In summary, our study described a novel presentation of an unusual ophthalmic phenotype in the form of a foveal anomaly (absence of the physiological pit) in a three-generation ARS family with a PITX2 mutation. The presence of ocular defects, which are not typically associated with ARS, suggests that a wide spectrum of mutations/genetic alterations can contribute towards ARS aetiology. Additional studies are required to validate a causal association between ARS-related mutations and foveal anomaly, as well as to identify other implicated genes .

Availability of data and materials

The datasets used and/or analysed during the current study are available from the corresponding author on reasonable request.



Axenfeld-Rieger syndrome


Best corrected visual acuity


Intraocular pressure


Optical coherence tomography


Cup-to-disc ratio


Retinal nerve fibre layer


  1. Ito YA, Walter MA. Genomics and anterior segment dysgenesis: a review. Clin Experiment Ophthalmol. 2014;42:13–24.

    Article  Google Scholar 

  2. Titheradge H, Togneri F, McMullan D, Brueton L, Lim D, Williams D. Axenfeld-Rieger syndrome: further clinical and array delineation of four unrelated patients with a 4q25 microdeletion. Am J Med Genet A. 2014;164A:1695–701.

    Article  Google Scholar 

  3. Chang TC, Summers CG, Schimmenti LA, Grajewski AL. Axenfeld-Rieger syndrome: new perspectives. Br J Ophthalmol. 2012;96:318–22.

    Article  Google Scholar 

  4. Berenstein-Aizman G, Hazan-Molina H, Drori D, Aizenbud D. Axenfeld-Rieger syndrome: dentofacial manifestation and oral rehabilitation considerations. Pediatr Dent. 2011;33:440–4.

    PubMed  Google Scholar 

  5. Yoshida S, Miyazaki A, Ishikawa K, Ikeda Y, Fujisawa K, Ishibashi T. Clinical course during 40-year follow-up of Axenfeld-Rieger syndrome in a Japanese family. Oman J Ophthalmol. 2010;3:34–5.

    Article  Google Scholar 

  6. Rao A, Padhy D, Sarangi S, Das G. Unclassified Axenfeld-Rieger Syndrome: A CASE SERIES and Review of Literature. Semin Ophthalmol. 2018;33:300–7.

    Article  Google Scholar 

  7. Li K, Yang L, Liu Y, Lin D. Novel Genetic Findings in a Chinese Family with Axenfeld-Rieger Syndrome. J Ophthalmol. 2017;2017:5078079.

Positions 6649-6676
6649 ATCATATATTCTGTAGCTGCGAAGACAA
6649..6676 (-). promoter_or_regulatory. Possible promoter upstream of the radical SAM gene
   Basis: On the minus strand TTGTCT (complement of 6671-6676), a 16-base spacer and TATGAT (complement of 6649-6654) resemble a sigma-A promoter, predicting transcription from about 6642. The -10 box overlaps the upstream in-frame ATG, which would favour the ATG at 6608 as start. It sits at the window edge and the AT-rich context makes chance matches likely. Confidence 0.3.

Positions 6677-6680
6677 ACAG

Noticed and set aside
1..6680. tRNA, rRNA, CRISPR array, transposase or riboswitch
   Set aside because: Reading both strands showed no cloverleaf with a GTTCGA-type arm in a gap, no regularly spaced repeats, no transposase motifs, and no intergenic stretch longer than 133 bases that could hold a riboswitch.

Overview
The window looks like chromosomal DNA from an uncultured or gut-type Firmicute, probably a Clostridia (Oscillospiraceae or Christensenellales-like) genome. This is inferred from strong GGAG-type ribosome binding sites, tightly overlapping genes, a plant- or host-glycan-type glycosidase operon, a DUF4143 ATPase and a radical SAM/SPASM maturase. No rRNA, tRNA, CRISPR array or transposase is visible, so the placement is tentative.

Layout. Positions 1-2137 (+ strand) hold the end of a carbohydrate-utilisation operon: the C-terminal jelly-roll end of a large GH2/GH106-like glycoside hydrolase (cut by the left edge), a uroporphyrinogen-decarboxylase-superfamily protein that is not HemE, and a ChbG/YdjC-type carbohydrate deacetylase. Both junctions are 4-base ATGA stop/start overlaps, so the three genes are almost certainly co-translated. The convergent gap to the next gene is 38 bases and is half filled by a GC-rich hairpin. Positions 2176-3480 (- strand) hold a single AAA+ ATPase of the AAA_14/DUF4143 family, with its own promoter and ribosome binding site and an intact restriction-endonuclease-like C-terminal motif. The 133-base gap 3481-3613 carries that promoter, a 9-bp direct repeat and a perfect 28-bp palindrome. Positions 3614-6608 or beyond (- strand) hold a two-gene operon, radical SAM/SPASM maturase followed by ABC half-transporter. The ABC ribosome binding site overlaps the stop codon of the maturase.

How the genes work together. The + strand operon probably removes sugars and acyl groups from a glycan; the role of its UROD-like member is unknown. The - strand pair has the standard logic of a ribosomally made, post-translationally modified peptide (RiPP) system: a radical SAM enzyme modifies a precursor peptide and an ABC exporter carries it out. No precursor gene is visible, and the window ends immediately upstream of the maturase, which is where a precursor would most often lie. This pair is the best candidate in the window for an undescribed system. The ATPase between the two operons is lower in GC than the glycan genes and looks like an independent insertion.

PubMed  PubMed Central  Google Scholar 

  8. Huang L, Meng Y, Guo X. Novel PITX2 Mutations including a Mutation Causing an Unusual Ophthalmic Phenotype of Axenfeld-Rieger Syndrome. J Ophthalmol. 2019;2019:5642126.

    Article  Google Scholar 

  9. Chekhchar M, Charadi A, Achibane A, Hajji I, Moutaouakil A. Axenfeld-Rieger syndrome: A case report. J Fr Ophtalmol. 2019;42:e157-8.

    Google Scholar 

  10. Pal B, Mohamed MD, Keen TJ, Williams GA, Bradbury JA, Sheridan E, et al. A new phenotype of recessively inherited foveal hypoplasia and anterior segment dysgenesis maps to a locus on chromosome 16q23.2-24.2. J Med Genet. 2004;41:772–7.

    Article  CAS  Google Scholar 

  11. Thomas MG, Kumar A, Mohammad S, Proudlock FA, Engle EC, Andrews C, et al. Structural grading of foveal hypoplasia using spectral-domain optical coherence tomography a predictor of visual acuity? Ophthalmology. 2011;118:1653–60.

    Article  Google Scholar 

  12. Yang HJ, Lee YK, Joo CK, Moon JI, Mok JW, Park MH. A Family with Axenfeld-Rieger Syndrome: Report of the Clinical and Genetic Findings. Korean J Ophthalmol. 2015;29:249–55.

    Article  CAS  Google Scholar 

  13. Song W, Hu X. The rare Axenfeld-Rieger syndrome with systemic anomalies: A case report and brief review of literature. Med (Baltim). 2017;96:e7791.

    Article  Google Scholar 

  14. Amendt BA, Semina EV, Alward WL. Rieger syndrome: a clinical, molecular, and biochemical analysis. Cell Mol Life Sci. 2000;57:1652–66.

    Article  CAS  Google Scholar 

  15. Scott MP, Tamkun JW, Hartzell GW 3. The structure and function of the homeodomain. Biochimica et Biophysica Acta (BBA)—Reviews on Cancer. 1989;989(1):25–48. doi:×(89)90033-4.

  16. Mayer AK, Mahajnah M, Thomas MG, Cohen Y, Habib A, Schulze M, et al. Homozygous stop mutation in AHR causes autosomal recessive foveal hypoplasia and infantile nystagmus. Brain. 2019;142:1528–34.

    Article  Google Scholar 

  17. Chrystal PW, Walter MA. Aniridia and Axenfeld-Rieger Syndrome: Clinical presentations, molecular genetics and current/emerging therapies. Exp Eye Res. 2019;189:107815.

    Article  CAS  Google Scholar 

  18. Matsushita I, Nagata T, Hayashi T, Kimoto K, Kubota T, Ohji M, et al. Foveal Hypoplasia in Patients with Stickler Syndrome. Ophthalmology. 2017;124:896–902.

    Article  Google Scholar 

  19. Noval S, Freedman SF, Asrani S, El-Dairi MA. Incidence of fovea plana in normal children. J AAPOS. 2014;18:471–5.

    Article  Google Scholar 

  20. Parikh RS, Parikh SR, Debashish B, Harsha BL, Thomas R. Unusual presentation in Axenfeld-Rieger syndrome. Indian J Ophthalmol. 2011;59:312–4.

    Article  Google Scholar 

  21. Park SW, Kim HG, Heo H, Park YG. Anomalous scleral insertion of superior oblique in Axenfeld-Rieger syndrome. Korean J Ophthalmol. 2009;23:62–4.

    Article  Google Scholar